‘Car Talk’s’ Hosts Tom and Ray Magliozzi, Aka Click and Clack, to Step Down From NPR Show
he comic mechanics on NPR’s “Car Talk” are pulling in to the garage.
Brothers Tom and Ray Magliozzi said Friday they will stop making new episodes of their joke-filled auto advice show at the end of September, 25 years after “Car Talk” began in Boston. Repurposed versions of old shows will stay on National Public Radio indefinitely, however.
The show airs every Saturday morning and is NPR’s most popular program.
“We’ve managed to avoid getting thrown off NPR for 25 years, giving tens of thousands of wrong answers and had a hell of a time every week talking to callers,” Ray Magliozzi said. “The stuff in our archives still makes us laugh. So we figured, why keep slaving over a hot microphone?”
The duo will continue writing their “Dear Tom and Ray” column twice a week, NPR said.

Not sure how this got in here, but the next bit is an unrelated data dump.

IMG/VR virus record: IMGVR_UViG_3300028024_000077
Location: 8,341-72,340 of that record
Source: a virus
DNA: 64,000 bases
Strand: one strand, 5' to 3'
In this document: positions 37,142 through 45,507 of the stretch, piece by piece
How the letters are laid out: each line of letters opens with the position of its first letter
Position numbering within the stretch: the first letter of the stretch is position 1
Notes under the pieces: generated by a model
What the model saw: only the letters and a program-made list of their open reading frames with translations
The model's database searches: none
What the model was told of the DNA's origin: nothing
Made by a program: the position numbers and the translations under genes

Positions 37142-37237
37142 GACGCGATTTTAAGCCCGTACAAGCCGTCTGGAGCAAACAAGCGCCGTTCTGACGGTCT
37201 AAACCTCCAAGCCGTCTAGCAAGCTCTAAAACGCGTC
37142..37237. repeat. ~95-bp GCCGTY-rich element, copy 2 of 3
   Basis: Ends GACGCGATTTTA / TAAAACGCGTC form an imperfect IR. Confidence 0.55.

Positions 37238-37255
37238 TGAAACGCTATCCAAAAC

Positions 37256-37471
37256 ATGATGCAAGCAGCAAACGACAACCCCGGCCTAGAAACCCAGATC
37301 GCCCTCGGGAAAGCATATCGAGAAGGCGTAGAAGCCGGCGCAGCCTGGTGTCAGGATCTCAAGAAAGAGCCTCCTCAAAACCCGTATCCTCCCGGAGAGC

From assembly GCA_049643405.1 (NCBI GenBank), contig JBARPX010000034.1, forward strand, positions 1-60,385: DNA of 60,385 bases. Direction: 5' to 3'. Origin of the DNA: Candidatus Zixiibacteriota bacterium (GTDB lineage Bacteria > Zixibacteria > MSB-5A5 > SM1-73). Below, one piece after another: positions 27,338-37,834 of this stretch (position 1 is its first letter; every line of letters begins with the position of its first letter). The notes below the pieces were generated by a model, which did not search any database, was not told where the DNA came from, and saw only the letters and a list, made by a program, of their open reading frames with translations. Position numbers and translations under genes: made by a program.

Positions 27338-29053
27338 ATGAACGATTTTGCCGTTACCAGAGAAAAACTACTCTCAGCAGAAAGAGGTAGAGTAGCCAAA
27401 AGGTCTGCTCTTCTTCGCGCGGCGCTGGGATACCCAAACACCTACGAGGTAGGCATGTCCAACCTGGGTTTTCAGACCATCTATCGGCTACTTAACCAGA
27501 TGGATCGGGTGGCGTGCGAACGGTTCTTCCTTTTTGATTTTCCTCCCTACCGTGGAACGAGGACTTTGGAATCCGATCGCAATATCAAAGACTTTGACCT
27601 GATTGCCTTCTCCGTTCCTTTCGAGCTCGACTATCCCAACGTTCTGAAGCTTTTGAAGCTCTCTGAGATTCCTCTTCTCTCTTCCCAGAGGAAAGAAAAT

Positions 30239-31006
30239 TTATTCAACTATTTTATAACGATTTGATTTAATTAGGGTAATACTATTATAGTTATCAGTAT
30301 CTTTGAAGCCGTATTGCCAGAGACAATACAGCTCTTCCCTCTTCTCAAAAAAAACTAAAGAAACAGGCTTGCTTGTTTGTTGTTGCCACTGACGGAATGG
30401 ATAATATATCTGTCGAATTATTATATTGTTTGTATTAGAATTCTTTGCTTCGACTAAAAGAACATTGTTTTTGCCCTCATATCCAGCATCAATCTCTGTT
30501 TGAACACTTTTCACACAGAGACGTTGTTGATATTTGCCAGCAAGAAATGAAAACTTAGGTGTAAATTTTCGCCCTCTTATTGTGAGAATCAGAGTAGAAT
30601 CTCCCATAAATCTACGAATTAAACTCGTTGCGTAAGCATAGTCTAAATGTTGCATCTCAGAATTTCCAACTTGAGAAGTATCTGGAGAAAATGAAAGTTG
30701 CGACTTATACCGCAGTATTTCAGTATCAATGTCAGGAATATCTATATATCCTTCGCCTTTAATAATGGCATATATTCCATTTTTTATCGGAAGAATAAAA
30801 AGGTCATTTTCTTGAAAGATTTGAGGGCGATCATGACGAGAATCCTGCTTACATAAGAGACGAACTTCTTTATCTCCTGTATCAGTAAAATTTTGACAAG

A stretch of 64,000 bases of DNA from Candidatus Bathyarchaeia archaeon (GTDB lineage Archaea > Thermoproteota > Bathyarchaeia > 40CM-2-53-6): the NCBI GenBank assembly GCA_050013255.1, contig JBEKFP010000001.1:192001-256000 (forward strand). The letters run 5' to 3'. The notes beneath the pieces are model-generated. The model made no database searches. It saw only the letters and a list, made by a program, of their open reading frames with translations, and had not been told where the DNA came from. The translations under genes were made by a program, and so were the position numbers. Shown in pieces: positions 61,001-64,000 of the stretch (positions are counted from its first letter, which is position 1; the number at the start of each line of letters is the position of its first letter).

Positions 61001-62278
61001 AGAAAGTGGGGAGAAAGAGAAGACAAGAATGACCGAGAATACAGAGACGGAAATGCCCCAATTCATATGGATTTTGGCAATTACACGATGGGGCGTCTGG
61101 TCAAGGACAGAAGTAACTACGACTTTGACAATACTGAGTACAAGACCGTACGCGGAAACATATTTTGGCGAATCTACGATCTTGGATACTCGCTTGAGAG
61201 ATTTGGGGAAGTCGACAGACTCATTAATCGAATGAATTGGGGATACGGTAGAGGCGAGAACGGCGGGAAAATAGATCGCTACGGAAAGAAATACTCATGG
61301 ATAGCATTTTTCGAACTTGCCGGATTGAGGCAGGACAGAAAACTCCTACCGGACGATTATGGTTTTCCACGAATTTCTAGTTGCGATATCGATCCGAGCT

With their byplay and Boston accents, “Car Talk” was as much about laughs as motor advice. On last week’s show, a caller confessed that she had broken the clutches of some ex-boyfriends’ cars and was now worrying that she was damaging her own.
“That might be the reason none of your relationships lasted,” she was told.
The two men proved that public radio didn’t have to be stuffy, said Doug Berman, executive producer of the show. “Car Talk” began as a local call-in show on Boston’s BUR radio in 1977. It’s now on 660 stations across the country, with some 3.3 million listeners a week.